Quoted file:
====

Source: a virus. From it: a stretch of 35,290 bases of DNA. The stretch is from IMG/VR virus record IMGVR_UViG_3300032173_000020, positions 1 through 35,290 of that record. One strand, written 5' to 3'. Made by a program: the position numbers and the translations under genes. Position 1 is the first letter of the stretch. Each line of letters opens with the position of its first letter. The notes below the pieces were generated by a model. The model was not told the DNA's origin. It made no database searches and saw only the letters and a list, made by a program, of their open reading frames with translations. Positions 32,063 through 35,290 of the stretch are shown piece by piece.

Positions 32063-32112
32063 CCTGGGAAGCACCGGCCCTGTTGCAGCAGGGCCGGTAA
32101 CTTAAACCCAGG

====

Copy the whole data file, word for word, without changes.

Source: a virus. From it: a stretch of 35,290 bases of DNA. The stretch is from IMG/VR virus record IMGVR_UViG_3300032173_000020, positions 1 through 35,290 of that record. One strand, written 5' to 3'. Made by a program: the position numbers and the translations under genes. Position 1 is the first letter of the stretch. Each line of letters opens with the position of its first letter. The notes below the pieces were generated by a model. The model was not told the DNA's origin. It made no database searches and saw only the letters and a list, made by a program, of their open reading frames with translations. Positions 32,063 through 35,290 of the stretch are shown piece by piece.

Positions 32063-32112
32063 CCTGGGAAGCACCGGCCCTGTTGCAGCAGGGCCGGTAA
32101 CTTAAACCCAGG